As any decent trainer will tell you, making participation compulsory can often lead to resistance in the mind of the learner. Not a great ‘space’ in which to progress.
As a result, many organisations are offering a self-service option to users. This is where employees can choose what learning they consume, when they do so – and often on their own devices or locations of their own volition.
First of all, in the UK and across the globe, a self-service culture has emerged. The web has changed how we carry out many daily tasks, buy products and search for information. We are used to having instant access at point of need. This societal trend has impacted how employees learn and develop in the workplace.
Furthermore, organisations have less time and budget to allocate to face-to-face interventions. Rolling out a self-service learning system can lower costs and time commitments. While the move to a self-service learning environment is inevitable in our opinion, organisations need to plan their own route carefully. Let’s look at how people management professionals can make the transition to self-service as smooth as possible.
Adopt a market-based perspective to learning
You could term the approach up until now to be based on a ‘manufacturing’ or ‘production’ model. The model T ford was available in any colour as long as it was black. In learning, the production model manifests itself by a focus on quality of the faculty, content or technology system. There is nothing wrong per se except it tends to position the learner as a passive object who ‘receives’ the knowledge/skills.
For self-service learning to succeed, the learner themselves – what we call the ‘market’ – has to be at the centre of the learning experience. This can be achieved by simply listening to your learning population. As they are the users and beneficiaries of any learning programme, their opinion counts hugely. You may protest that this is being done already – great.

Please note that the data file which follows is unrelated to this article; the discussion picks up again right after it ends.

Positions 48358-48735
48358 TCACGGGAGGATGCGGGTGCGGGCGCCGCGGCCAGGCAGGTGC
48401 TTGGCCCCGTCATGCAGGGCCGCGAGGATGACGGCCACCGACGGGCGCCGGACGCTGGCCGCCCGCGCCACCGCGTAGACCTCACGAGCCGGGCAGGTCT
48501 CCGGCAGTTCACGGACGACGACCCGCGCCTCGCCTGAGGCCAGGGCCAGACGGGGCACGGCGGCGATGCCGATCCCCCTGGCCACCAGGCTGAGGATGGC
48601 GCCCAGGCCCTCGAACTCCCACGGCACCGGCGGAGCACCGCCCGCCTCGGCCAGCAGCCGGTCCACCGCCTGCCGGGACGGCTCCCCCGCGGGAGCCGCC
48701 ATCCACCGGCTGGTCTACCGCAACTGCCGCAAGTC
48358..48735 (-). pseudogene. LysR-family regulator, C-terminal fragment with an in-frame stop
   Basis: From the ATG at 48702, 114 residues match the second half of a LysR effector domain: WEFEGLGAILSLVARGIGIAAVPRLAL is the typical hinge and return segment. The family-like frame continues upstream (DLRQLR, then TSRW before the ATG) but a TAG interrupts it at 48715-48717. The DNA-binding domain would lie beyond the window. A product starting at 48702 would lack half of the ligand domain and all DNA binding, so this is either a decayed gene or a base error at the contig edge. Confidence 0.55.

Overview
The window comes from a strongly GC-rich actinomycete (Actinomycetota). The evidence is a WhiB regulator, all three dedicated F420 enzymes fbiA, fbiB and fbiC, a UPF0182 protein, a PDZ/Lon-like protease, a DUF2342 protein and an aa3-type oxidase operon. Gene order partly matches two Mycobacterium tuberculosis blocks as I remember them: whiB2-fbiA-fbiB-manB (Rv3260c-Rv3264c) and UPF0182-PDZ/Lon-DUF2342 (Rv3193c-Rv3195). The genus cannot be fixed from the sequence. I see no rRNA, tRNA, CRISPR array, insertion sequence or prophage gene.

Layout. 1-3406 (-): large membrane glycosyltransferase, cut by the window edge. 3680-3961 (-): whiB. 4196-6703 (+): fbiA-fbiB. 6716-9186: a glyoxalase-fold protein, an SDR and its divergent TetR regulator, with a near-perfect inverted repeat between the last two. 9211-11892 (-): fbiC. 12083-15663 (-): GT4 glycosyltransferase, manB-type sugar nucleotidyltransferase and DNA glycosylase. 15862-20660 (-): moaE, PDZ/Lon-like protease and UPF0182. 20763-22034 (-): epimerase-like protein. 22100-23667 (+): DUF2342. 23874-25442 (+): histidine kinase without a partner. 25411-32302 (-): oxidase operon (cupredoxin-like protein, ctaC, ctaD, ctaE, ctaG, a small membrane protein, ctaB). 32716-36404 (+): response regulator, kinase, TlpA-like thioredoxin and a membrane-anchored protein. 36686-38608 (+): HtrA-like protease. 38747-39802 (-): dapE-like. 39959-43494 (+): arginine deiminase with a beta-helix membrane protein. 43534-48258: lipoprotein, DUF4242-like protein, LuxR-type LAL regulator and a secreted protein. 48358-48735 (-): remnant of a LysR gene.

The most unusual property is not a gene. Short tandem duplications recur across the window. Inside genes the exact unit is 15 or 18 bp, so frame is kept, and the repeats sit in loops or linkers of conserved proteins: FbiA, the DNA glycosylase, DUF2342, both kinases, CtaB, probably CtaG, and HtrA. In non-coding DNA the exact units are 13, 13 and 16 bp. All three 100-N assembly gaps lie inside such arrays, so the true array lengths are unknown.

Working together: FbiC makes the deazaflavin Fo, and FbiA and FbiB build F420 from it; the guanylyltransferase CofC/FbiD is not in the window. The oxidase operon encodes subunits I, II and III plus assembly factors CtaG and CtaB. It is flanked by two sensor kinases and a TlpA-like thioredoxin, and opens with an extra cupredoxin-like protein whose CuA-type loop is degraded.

Consider user input at all stages of your learning strategy:
- From the onset, when developing a new implementation, ask your population what would help them perform better. Use employee input to develop and improve interventions. For example, make a well-respected member of staff the face and voice of a new programme. Workers are more likely to engage with a colleague delivering relevant advice in a buddy style tone than an anonymous e-learning personality.
- When a programme has been put in place, constantly seek and encourage feedback on all areas of your L&D offering. Provide staff with some sort of an outlet to comment on and rate initiatives.
- Finally, use employee feedback to assess the effectiveness of learning material. Ask not just what did they learn, but also how useful was it? Did a particular learning intervention raise the performance bar? How is this being calibrated?
Move from knowledge broker to Sherpa
HR’s main role in learning has traditionally been that of ‘broker’ i.e. it intermediates between knowledge/skills providers and employees. However, in a self-service environment users directly access learning material so the ‘broker’ position is no longer as pertinent.
People management professionals need to shift stance from the ‘centre’ to the side, and take on the role of ‘Sherpa’ guiding their population towards best practise. By this we mean HR should take a step back from feeding employees information and instead use their expertise to help the users themselves identify and access learning content relevant to their situation.
Enable self-service learning
To enable self-service learning effectively, L&D need to provide users with easy and elegant access to a variety of learning objects. Users are more likely to engage with content delivered on their device of choice in a style and format that is easy to consume.
To conclude, in order for self-service learning to take off in any workplace, HR needs to nurture and foster a culture in which the learners own and are responsible for their career development. This will require a leap of faith from people management professionals.